Our senses will be bombarded with terrible smells, tastes, and sounds.
Our lives hold meaning only in selfish comparison with others. Am I happy? I don't know ... until I look at the guy next to me yelling into his phone, or the woman across from me sobbing out a tale about a pedicure gone wrong. Then I realize that, while I may not know whether I'm actually 'happy', I know for a fact that I'm happier than these two.
I used to work at a company that was located next to a plastics factory. Every afternoon I would return to my car, start it up, and then notice an overpowering smell of burning rubber. My first thought was always that something terrible was wrong with my car, something requiring an unaffordable repair. It wasn't a “new car" smell, but rather a “need a new car” smell. Then I would remember about the factory next door producing the odor and I would feel great relief that, once more, I had narrowly escaped certain defeat and my car would live to drive another day.
My car was neither worse nor better through this regular routine, but I felt much better about it through the comparison. Every single day.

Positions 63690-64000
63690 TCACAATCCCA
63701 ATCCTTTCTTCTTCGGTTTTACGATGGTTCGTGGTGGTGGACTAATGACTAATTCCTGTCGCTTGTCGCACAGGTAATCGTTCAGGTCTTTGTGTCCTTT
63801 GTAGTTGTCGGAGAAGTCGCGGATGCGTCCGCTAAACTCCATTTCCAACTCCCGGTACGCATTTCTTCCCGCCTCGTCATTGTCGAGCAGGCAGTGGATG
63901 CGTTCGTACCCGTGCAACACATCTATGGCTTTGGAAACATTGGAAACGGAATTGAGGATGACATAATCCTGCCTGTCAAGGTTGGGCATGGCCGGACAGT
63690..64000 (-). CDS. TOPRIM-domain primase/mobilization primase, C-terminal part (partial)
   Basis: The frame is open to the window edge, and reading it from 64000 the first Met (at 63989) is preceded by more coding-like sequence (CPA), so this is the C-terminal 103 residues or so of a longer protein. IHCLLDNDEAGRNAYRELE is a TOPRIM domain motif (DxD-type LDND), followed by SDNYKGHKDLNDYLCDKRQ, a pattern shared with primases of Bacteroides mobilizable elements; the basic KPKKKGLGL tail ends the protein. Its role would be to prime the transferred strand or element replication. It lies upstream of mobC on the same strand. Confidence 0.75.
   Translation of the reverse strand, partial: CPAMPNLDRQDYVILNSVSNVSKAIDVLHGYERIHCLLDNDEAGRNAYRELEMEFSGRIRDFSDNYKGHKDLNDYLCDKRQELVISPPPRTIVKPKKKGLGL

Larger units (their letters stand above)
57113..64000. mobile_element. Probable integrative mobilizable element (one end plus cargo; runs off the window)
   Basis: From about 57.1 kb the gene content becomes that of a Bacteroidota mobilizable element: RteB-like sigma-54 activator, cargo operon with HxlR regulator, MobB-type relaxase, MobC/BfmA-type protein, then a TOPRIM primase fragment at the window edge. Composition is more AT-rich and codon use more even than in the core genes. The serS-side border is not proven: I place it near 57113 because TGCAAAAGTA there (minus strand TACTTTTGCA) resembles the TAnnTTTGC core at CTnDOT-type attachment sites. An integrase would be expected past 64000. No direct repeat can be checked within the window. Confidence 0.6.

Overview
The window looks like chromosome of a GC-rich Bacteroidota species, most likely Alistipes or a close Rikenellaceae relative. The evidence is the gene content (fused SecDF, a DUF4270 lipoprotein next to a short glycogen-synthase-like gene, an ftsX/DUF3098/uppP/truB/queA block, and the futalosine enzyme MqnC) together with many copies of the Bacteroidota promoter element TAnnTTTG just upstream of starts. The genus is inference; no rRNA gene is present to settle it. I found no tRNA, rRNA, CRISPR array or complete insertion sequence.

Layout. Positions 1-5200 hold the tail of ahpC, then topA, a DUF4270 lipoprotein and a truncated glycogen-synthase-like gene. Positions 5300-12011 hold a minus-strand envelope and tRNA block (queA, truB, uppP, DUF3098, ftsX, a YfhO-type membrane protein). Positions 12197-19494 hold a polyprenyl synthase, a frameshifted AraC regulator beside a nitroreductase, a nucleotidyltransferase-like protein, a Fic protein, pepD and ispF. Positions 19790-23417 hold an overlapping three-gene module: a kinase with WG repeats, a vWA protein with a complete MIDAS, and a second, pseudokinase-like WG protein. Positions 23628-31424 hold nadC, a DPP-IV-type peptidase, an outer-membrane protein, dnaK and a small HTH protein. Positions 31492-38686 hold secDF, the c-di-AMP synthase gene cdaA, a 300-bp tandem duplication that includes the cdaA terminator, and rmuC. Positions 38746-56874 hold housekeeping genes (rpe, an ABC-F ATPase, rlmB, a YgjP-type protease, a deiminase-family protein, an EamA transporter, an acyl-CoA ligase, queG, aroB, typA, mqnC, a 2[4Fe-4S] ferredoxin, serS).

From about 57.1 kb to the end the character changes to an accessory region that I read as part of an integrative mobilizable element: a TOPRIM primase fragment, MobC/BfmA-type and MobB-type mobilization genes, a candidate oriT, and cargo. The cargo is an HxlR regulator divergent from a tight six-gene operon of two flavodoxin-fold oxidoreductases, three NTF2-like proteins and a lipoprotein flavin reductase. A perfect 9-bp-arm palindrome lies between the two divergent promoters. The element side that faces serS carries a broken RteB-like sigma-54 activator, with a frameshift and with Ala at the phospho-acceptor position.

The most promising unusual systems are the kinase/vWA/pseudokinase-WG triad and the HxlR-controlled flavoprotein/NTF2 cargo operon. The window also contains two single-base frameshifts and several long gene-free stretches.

Similarly, I enjoy hearing screaming kids on the plane - as long as they're not my screaming kids. It's not that I actually like the sound – I'd rather stick the airline pretzels in my ears and tamp them in with my drink's swizzle stick. But I do like knowing that it's not my kids screaming and that I don't have to do anything about this unsolvable situation.
Of course, people on the flight that don't have young children probably just hate it because they don't have a comparison point. For them, I'd suggest the pretzels-in-the-ear trick; it doesn't feel good, but it sure takes your mind off the screaming.
These comparisons occur intermittently in life, giving us reassurance that everything's OK, because it's not as bad as it could be:
- You happen to smell the milk before taking a big gulp and realize that it shouldn't smell like vomit. You may feel nauseous from the smell, but you feel a lot better knowing that you didn't drink it.
- You narrowly avoid getting into a major accident on the highway. You are no safer afterwards than you were before, but you feel much better than you did before accident didn't occur. Besides, that adrenaline is some kinda high, isn't it?
- You wonder, every time you pass by a power outlet, what it would feel like to stick your tongue into the socket. It would hurt a lot - believe me. But you don't do it. And just knowing that you once again avoided this power trip gives you great comfort.
When I am King, I will create a system of nationwide sensory output devices that will flood our senses with terrible things: screams, odors, bad folk music – anything that causes discomfort. Through this constant reminder that things are probably better than they could be, we will all be a happier people.